Coronavirus (COVID-19) – Update on New York Court System


To our clients and friends,

We write to provide an update regarding the status of the New York State court system during the novel coronavirus (COVID-19) public health emergency. Since our most recent update on March 18, 2020, access to the court system has been further restricted.

New York’s Supreme Courts: Closed to Non-Essential Matters

On March 22, 2020, Hon. Lawrence K. Marks, the Chief Administrative Judge of the Courts of New York, issued an order (still in effect) barring courts from accepting paper or electronic filings in matters not deemed to be “essential.”  Essential matters in New York’s Supreme Courts (where our clients’ civil cases are typically filed) do not include negligence or medical malpractice litigation.

Appellate and Local Courts: Closed to Non-Essential Matters

The Appellate Division has indefinitely postponed all current filing deadlines for cases where an appeal has not been “perfected” – that is to say, fully briefed with a complete record by the appellant.

In addition, certain districts, and in some cases, individual counties within districts, have issued their own administrative orders postponing non-essential matters to April 30, 2020 – though it seems likely that most matters will be further delayed.

Reopening of Courts for Non-Essential Matters

On April 6, 2020 and April 7, 2020, respectively, Hon. Janet DiFiore, the Chief Judge of New York, and Chief Administrative Judge Marks stated that plans are being made to reopen certain operations concerning “non-essential” matters (including negligence and medical malpractice litigation). Preliminary steps, which can be implemented as soon as Monday, April 13, 2020, include holding certain conferences for “non-essential” matters by telephone or video conference. In furtherance of these preliminary steps, courts are reviewing their calendars to determine which cases may be assigned to telephone or video conference.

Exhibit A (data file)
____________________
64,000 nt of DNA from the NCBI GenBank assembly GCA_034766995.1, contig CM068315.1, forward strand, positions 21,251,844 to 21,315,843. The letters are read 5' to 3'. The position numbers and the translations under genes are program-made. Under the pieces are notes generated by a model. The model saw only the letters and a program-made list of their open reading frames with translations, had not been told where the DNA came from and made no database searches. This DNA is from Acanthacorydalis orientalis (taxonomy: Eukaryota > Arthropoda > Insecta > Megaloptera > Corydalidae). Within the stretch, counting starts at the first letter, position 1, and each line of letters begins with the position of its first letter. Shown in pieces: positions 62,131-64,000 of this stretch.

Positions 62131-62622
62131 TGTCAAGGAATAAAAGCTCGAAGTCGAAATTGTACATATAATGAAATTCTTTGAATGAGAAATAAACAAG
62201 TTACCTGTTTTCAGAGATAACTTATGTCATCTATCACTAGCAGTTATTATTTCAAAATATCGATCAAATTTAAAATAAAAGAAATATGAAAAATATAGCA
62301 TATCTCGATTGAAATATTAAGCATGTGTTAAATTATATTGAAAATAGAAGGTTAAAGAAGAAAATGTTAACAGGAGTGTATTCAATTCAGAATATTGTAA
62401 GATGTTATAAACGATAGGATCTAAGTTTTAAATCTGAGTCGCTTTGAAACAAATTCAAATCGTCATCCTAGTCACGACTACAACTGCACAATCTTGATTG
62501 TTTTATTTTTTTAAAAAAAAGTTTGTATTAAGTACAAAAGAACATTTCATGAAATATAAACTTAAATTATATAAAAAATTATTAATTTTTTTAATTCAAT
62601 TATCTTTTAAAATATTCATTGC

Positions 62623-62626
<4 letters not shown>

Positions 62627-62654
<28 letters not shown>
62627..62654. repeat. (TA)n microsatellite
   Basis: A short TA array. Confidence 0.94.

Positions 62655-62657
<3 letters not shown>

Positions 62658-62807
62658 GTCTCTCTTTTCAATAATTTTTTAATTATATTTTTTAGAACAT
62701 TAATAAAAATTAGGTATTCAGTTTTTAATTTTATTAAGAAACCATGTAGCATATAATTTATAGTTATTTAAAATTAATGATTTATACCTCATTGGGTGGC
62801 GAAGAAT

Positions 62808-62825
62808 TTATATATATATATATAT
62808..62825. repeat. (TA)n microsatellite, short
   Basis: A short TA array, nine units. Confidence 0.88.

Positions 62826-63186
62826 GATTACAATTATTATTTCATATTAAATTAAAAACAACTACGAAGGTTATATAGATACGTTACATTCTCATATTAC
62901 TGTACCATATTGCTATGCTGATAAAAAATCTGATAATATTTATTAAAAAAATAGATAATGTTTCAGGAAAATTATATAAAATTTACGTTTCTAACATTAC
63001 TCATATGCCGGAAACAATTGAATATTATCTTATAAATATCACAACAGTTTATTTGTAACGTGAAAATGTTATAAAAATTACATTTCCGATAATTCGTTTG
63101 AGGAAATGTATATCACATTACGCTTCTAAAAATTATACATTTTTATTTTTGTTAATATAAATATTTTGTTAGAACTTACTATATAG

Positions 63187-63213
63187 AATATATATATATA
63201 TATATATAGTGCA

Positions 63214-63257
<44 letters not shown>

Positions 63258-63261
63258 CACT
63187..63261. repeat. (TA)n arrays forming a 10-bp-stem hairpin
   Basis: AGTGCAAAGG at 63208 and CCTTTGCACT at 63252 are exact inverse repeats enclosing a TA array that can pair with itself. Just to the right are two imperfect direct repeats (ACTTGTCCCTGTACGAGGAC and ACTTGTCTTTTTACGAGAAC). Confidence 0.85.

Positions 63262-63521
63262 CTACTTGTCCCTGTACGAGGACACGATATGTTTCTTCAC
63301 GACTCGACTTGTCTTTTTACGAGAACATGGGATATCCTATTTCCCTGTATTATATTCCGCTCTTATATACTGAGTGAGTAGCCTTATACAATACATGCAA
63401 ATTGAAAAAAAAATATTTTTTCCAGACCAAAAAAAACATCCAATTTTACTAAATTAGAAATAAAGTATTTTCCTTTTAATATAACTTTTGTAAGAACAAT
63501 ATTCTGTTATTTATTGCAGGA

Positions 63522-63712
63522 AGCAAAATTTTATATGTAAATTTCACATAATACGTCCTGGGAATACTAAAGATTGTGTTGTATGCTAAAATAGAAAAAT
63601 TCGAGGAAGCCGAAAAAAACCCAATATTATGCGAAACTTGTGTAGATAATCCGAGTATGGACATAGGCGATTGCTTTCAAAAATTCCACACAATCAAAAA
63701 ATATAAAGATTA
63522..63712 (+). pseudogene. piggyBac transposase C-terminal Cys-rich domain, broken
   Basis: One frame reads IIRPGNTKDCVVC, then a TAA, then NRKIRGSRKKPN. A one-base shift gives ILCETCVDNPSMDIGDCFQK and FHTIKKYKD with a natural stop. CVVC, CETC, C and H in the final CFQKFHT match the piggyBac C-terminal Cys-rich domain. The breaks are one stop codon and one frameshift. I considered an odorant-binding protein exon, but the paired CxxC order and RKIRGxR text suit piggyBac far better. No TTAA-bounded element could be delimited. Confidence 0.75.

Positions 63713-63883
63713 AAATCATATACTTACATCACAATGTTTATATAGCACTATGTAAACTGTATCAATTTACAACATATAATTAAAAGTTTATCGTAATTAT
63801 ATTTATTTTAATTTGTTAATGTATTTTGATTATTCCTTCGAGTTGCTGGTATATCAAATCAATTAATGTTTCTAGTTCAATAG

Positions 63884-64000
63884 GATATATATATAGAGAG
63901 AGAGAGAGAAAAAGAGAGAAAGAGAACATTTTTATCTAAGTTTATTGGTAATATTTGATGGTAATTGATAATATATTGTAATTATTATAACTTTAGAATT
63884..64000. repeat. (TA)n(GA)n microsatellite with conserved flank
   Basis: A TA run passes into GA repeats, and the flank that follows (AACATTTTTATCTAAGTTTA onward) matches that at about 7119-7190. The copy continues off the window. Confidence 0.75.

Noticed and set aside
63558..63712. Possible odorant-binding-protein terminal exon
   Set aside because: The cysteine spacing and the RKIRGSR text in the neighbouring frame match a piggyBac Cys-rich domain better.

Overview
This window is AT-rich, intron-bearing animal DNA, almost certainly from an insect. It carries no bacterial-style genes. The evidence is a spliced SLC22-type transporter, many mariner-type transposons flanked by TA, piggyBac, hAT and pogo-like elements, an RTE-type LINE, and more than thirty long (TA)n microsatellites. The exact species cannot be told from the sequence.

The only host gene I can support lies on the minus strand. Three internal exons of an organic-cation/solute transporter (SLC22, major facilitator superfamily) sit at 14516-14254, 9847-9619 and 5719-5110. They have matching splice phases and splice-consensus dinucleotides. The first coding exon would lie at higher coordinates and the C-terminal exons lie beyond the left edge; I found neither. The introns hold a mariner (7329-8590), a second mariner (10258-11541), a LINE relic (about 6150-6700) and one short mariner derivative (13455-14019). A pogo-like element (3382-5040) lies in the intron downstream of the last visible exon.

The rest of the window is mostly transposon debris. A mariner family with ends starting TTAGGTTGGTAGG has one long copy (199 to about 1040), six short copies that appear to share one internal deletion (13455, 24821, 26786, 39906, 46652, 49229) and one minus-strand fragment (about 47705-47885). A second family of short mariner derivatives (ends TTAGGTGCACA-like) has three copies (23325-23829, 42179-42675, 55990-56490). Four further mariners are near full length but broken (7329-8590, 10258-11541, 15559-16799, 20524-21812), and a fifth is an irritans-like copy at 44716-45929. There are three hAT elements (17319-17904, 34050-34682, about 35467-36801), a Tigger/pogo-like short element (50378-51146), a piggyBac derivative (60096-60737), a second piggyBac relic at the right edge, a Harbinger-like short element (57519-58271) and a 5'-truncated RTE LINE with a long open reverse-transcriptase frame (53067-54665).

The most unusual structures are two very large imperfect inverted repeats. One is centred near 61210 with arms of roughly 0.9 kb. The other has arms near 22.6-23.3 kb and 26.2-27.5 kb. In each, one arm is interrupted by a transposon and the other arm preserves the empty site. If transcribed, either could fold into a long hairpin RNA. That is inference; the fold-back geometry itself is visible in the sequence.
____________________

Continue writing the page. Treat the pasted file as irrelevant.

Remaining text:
New and Pending Motions

The Chief Judge and the Chief Administrative Judge have also urged courts to render decisions on their “backlog” of motions, but it appears that the current prohibition on paper and electronic filings will remain in effect until further notice. As a result, new motions cannot be filed and pending motions that have not been “fully submitted” will remain adjourned.

Finz & Finz, P.C., is Fully Operational

Our office remains fully operational, with attorneys, paralegals, nurses and other staff working remotely and in close coordination with the firm’s Senior Partner, Stuart L. Finz.  Although the courts have temporarily prohibited paper and electronic filings, we at Finz & Finz, P.C., are continuing to prepare court documents for filing, so that when the moratorium on filing has been lifted, we can quickly and aggressively move our clients’ cases forward.  We are also conducting depositions and mediations by video conference so as to limit any delay in the litigation process caused by COVID-19.

We call upon the administrators of the court system to continue employing video conferencing and other technological solutions to help streamline pending and future litigation, which will benefit all litigants, including our deserving clients, once courts reopen their doors. We will continue to monitor the status of the New York State court system closely and provide additional updates as they become available.

You can learn more about COVID-19 at the Centers for Disease Control and Prevention (CDC)’s website.